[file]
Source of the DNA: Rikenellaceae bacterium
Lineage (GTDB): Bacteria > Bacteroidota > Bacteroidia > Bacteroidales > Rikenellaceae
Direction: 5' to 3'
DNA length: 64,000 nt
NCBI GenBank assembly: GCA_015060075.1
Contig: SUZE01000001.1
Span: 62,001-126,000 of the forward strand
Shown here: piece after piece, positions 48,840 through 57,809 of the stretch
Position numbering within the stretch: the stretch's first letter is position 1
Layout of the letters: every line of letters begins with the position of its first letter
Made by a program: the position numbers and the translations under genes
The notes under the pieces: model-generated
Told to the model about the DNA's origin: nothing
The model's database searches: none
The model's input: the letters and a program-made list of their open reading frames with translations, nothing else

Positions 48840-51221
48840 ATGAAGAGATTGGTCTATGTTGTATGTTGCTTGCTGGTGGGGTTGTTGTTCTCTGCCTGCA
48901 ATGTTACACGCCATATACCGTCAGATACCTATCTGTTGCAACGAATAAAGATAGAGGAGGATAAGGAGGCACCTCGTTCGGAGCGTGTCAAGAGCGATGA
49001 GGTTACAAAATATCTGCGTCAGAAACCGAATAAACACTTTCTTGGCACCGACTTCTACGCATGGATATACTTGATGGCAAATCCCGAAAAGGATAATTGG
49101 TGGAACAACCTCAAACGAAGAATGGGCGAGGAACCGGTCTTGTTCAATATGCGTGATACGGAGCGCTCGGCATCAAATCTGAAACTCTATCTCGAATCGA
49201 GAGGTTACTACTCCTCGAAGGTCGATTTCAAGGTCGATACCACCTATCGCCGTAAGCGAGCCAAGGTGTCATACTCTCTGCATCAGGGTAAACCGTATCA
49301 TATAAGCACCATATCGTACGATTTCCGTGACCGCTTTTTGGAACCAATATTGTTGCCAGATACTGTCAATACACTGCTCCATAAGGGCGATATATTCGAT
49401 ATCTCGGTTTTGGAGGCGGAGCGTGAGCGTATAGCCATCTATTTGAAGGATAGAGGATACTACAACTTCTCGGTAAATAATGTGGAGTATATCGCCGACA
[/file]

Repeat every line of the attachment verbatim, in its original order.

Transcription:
Source of the DNA: Rikenellaceae bacterium
Lineage (GTDB): Bacteria > Bacteroidota > Bacteroidia > Bacteroidales > Rikenellaceae
Direction: 5' to 3'
DNA length: 64,000 nt
NCBI GenBank assembly: GCA_015060075.1
Contig: SUZE01000001.1
Span: 62,001-126,000 of the forward strand
Shown here: piece after piece, positions 48,840 through 57,809 of the stretch
Position numbering within the stretch: the stretch's first letter is position 1
Layout of the letters: every line of letters begins with the position of its first letter
Made by a program: the position numbers and the translations under genes
The notes under the pieces: model-generated
Told to the model about the DNA's origin: nothing
The model's database searches: none
The model's input: the letters and a program-made list of their open reading frames with translations, nothing else

Positions 48840-51221
48840 ATGAAGAGATTGGTCTATGTTGTATGTTGCTTGCTGGTGGGGTTGTTGTTCTCTGCCTGCA
48901 ATGTTACACGCCATATACCGTCAGATACCTATCTGTTGCAACGAATAAAGATAGAGGAGGATAAGGAGGCACCTCGTTCGGAGCGTGTCAAGAGCGATGA
49001 GGTTACAAAATATCTGCGTCAGAAACCGAATAAACACTTTCTTGGCACCGACTTCTACGCATGGATATACTTGATGGCAAATCCCGAAAAGGATAATTGG
49101 TGGAACAACCTCAAACGAAGAATGGGCGAGGAACCGGTCTTGTTCAATATGCGTGATACGGAGCGCTCGGCATCAAATCTGAAACTCTATCTCGAATCGA
49201 GAGGTTACTACTCCTCGAAGGTCGATTTCAAGGTCGATACCACCTATCGCCGTAAGCGAGCCAAGGTGTCATACTCTCTGCATCAGGGTAAACCGTATCA
49301 TATAAGCACCATATCGTACGATTTCCGTGACCGCTTTTTGGAACCAATATTGTTGCCAGATACTGTCAATACACTGCTCCATAAGGGCGATATATTCGAT
49401 ATCTCGGTTTTGGAGGCGGAGCGTGAGCGTATAGCCATCTATTTGAAGGATAGAGGATACTACAACTTCTCGGTAAATAATGTGGAGTATATCGCCGACA